Personal Finance

2 Stocks to Avoid (and 1 to Buy)

Costco Logo
Costco Logo

Image source: Costco.

Costco stock certainly deserves a premium based on the quality of the company, but I think we've reached the point where that premium is excessive. This doesn't mean that the stock price is going to collapse, but I suspect that returns from here will be depressed. Costco stock soared 81% over the past five years. Given the current valuation, I suspect that the next five years won't be nearly as impressive.

Beyond valuation, Costco has been extremely slow to embrace e-commerce. This hasn't been much of a problem thus far, as the warehouse club model protects the company to a degree from online retailers. But Costco is going to eventually need to embrace e-commerce and make it work with its fleet of stores. Combine this long-term uncertainty around e-commerce with an inflated valuation and you get a retail stock that doesn't look like a great investment.

Why you should avoid GameStop stock

GameStop stock looks incredible cheap, trading for a single-digit multiple of earnings. The company has been diversifying beyond selling physical games, opening and acquiring stores that sell used electronics and mobile devices and increasing its focus on selling digital games. Diversification is a fine strategy, and it's the right move for the company. But there's a time bomb built into GameStop's business model that makes it a stock to avoid.

Gamestop Logo

Image source: GameStop.

GameStop makes a killing from buying and selling used games. In fiscal 2015, pre-owned video game products accounted for 38% of the company's gross profit and carried a gross margin of nearly 47%, nearly twice the gross margin of new video game products. Used games are a cash cow for the company. Unfortunately for GameStop, the age of physical disks will eventually come to an end when game consoles inevitably go all digital. When that happens, the new game business will disappear, and the used-game business, while likely lingering due to previous-generation games, will quickly become far less lucrative for the company .

GameStop is going to look a lot different 10 years from now, or even five years from now, compared to today. A bargain valuation doesn't mean much if the main drivers of earnings are likely to disappear. It's impossible to predict how profitable the GameStop of the future will be, and that's a good reason to sit this one out.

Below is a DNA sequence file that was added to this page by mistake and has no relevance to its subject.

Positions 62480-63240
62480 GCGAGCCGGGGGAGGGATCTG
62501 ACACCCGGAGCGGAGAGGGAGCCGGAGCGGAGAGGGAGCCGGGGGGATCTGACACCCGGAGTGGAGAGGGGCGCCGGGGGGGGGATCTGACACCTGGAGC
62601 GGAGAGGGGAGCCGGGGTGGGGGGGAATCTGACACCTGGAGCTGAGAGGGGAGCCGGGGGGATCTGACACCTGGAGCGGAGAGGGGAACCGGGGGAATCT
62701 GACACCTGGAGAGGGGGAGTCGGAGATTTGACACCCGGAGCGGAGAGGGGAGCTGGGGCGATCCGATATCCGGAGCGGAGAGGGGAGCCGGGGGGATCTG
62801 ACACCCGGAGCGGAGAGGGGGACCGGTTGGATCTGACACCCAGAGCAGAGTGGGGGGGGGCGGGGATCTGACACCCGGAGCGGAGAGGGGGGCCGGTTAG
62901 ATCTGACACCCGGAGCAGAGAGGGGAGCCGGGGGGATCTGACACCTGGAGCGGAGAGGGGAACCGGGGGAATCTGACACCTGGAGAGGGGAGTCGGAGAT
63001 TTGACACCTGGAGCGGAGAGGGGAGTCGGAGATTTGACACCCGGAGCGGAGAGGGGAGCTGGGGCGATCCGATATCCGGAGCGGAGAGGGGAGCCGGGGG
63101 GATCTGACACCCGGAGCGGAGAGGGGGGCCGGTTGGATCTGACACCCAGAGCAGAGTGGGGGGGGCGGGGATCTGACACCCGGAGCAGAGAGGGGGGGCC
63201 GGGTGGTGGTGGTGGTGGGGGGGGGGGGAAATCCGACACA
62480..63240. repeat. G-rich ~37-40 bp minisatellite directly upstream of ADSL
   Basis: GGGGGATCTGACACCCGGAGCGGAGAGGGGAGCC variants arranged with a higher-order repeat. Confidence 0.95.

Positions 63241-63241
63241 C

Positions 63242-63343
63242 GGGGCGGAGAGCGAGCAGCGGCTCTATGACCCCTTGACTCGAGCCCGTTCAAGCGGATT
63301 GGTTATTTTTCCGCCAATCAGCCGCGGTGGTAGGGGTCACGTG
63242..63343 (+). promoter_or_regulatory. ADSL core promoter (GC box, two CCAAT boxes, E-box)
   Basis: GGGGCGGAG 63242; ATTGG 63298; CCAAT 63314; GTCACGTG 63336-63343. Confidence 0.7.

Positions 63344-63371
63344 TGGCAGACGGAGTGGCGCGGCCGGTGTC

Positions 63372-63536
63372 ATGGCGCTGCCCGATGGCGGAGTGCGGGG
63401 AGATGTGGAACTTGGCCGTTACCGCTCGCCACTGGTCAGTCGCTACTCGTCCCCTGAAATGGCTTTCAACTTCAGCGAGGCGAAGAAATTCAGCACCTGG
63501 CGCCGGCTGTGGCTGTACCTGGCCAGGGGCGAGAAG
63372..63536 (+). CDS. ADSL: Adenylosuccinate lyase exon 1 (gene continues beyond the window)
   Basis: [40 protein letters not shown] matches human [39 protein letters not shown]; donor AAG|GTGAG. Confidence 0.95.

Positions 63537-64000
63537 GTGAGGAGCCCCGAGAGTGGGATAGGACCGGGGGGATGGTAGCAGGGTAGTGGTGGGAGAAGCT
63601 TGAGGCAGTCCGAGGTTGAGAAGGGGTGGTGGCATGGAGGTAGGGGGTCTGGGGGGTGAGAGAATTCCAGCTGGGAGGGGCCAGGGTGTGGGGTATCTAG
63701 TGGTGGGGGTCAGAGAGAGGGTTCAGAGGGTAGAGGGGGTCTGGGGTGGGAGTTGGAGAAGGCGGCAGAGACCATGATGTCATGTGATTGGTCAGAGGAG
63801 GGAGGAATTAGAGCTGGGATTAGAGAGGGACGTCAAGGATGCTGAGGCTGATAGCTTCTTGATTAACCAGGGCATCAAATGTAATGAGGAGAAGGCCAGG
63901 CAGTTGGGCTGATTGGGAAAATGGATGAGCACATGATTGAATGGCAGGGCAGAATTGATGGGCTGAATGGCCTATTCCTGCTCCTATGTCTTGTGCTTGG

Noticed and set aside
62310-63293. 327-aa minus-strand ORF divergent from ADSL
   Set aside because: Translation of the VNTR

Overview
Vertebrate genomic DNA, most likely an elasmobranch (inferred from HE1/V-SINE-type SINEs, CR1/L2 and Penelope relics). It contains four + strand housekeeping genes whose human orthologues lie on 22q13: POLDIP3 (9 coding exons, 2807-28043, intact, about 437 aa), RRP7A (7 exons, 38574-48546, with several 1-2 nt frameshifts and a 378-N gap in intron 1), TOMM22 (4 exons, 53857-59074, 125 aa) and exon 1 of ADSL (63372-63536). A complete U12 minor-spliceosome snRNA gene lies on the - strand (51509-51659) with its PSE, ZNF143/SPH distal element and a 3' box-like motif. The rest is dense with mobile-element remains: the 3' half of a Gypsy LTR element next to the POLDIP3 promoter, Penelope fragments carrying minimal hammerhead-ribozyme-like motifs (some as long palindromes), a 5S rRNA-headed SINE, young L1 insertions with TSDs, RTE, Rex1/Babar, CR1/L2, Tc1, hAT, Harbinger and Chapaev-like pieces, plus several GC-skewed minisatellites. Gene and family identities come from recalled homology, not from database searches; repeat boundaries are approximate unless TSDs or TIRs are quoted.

Why Wal-Mart is a stock to buy

Wal-Mart's earnings are currently depressed thanks to the company's various initiatives, including wage hikes, increased employee training, and e-commerce. Wal-Mart expects to produce adjusted earnings per share between $4.15 and $4.35 in both fiscal 2017 and fiscal 2018, down from $4.59 in fiscal 2016.

Image source: Wal-Mart.

The investments that Wal-Mart is making, though, are important. First, the company is trying to improve the customer experience in its stores, raising wages, bringing back greeters, and making it easier for employees to climb the ladder into management positions. The results so far have been encouraging, with U.S. comparable sales consistently growing and customer satisfaction on the rise.

On the e-commerce front, Wal-Mart is going big. The company recently acquired Jet.com for over $3 billion, giving it a brand that could help the company appeal to younger customers. Online grocery pickup is a major initiative, allowing customers to order groceries online and have them carried out to their car for no extra charge. And ShippingPass, the $49 annual membership that provides free two-day shipping, is an effort to compete head-on with Amazon Prime.

Retailers that fail to adapt to changing consumer preferences are going to be left behind. Wal-Mart is taking aggressive steps to ensure that it can continue to thrive in a world where e-commerce is becoming increasingly important. With the stock trading for around 16 times earnings guidance, Wal-Mart looks like a solid long-term investment.

A secret billion-dollar stock opportunity

The world's biggest tech company forgot to show you something, but a few Wall Street analysts and the Fool didn't miss a beat: There's a small company that's powering their brand-new gadgets and the coming revolution in technology. And we think its stock price has nearly unlimited room to run for early in-the-know investors! To be one of them, just click here .

Timothy Green has no position in any stocks mentioned. The Motley Fool owns shares of and recommends Amazon.com and Costco Wholesale. The Motley Fool has the following options: short January 2017 $28 puts on GameStop. Try any of our Foolish newsletter services free for 30 days . We Fools may not all hold the same opinions, but we all believe that considering a diverse range of insights makes us better investors. The Motley Fool has a disclosure policy .

The views and opinions expressed herein are the views and opinions of the author and do not necessarily reflect those of Nasdaq, Inc.


The views and opinions expressed herein are the views and opinions of the author and do not necessarily reflect those of Nasdaq, Inc.

In This Story

COST WMT GME

Other Topics

Stocks

The Motley Fool

Founded in 1993 in Alexandria, VA., by brothers David and Tom Gardner, The Motley Fool is a multimedia financial-services company dedicated to building the world's greatest investment community. Reaching millions of people each month through its website, books, newspaper column, radio show, television appearances, and subscription newsletter services, The Motley Fool champions shareholder values and advocates tirelessly for the individual investor. The company's name was taken from Shakespeare, whose wise fools both instructed and amused, and could speak the truth to the king -- without getting their heads lopped off.

Learn More